When installing a septic tank, it’s important to have the skills and experience required to get the task done. If you feel you are capable of following through the steps to installing a septic tank successfully, then this article mentions four main steps in the septic tank installation. If you feel you are incompetent for this job, call a septic tank company like Septic Blue to send in professionals for the installation.
Before installing the septic tank, make sure to inspect the tank for damage. Tanks will have been completely tested and checked prior to being dispatched to you, yet it is entirely expected for them to become harmed during transportation and offloading. Try to completely investigate the tank when it shows up. When the tank is introduced, most producers will not acknowledge claims for harm. You should also check to see if you have the correct invert depths. You have most likely previously checked the depth of your incoming pipework during the site overview and configuration phase. In any case, it's worth checking this again to guarantee that the actual tank conveyed will associate with your current pipework and stay inside the acceptable depth.
Once you’ve inspected your tank and are happy with the delivery, there are a few more things to check. Read the installation guide, make sure you have the Building Regulations approval, ensure the consent of discharge has been received, and have a pump available for a clean excavation.
Next, dig your hole. Ensure that the hole you dig is huge enough for both the tank and any suggested inlay. If it's not too much trouble, guarantee that you follow the producer's detailed safety and security rules that will be given in the manual while digging your hole.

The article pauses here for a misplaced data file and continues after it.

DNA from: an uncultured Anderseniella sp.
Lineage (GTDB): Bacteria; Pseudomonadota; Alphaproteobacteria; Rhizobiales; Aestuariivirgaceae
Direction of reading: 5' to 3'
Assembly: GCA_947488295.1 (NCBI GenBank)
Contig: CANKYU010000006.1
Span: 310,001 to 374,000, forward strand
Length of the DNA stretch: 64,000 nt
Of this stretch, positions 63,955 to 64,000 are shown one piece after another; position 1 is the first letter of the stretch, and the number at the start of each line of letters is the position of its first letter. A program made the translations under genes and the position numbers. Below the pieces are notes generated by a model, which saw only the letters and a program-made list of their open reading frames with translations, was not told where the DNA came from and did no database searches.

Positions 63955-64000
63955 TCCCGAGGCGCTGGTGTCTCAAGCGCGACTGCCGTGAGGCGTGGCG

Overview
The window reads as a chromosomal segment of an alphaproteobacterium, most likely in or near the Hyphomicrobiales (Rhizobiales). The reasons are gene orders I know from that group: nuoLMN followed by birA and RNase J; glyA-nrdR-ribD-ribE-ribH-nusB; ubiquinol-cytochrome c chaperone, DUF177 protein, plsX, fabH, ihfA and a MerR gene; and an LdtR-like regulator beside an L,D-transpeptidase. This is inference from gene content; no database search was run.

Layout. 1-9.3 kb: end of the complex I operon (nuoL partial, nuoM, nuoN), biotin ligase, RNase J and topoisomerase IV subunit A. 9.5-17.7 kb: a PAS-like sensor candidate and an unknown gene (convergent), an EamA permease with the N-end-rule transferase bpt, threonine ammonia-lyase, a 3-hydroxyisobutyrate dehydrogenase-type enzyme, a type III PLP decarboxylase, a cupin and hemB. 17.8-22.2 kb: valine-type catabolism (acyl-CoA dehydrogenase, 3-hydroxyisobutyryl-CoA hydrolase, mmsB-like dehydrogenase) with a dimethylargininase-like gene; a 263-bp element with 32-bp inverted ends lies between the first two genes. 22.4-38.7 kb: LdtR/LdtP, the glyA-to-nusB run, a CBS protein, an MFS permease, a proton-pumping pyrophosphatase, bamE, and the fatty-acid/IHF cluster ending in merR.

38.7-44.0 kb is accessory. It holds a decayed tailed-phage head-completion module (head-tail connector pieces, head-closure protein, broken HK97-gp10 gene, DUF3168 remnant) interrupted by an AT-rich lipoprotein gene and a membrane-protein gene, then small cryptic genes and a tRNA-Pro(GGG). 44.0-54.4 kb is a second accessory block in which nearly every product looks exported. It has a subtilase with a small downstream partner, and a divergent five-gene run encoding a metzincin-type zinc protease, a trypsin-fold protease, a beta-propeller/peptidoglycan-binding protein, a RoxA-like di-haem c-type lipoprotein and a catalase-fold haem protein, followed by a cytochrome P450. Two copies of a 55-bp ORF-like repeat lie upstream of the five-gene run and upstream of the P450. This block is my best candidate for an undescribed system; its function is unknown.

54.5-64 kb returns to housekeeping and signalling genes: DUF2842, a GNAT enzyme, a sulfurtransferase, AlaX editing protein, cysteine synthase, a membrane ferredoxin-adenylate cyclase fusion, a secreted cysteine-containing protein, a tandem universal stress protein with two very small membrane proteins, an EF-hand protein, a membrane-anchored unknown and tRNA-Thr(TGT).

Your tank will require a strong base to sit on (most frequently a substantial one) to guarantee security and stay away from pointless pressure being put upon it during activity. The manufacturer's establishment guide provided with your tank will teach you further about the best sort of base and how thick it should be. Start to lower the tank into the hole, making sure the tank is level and the input and output ports are accurately aligned.
The tank needs to be secured in place with a backfill once it’s placed down. Usually, concrete, gravel, or sand is used, but follow what the manufacturer recommended for you. Next, lay down the pipes for your drainage field.
When everything is set up, you can then associate the tank channel to the drainage line from your home and the power source to your drainage field. This should be a clear errand if everything has been executed properly, however, a professional and experienced technicians from a septic company should be called if you're in any way uncertain. Once you’ve filled the manhole covers, the septic tank installation should be completed.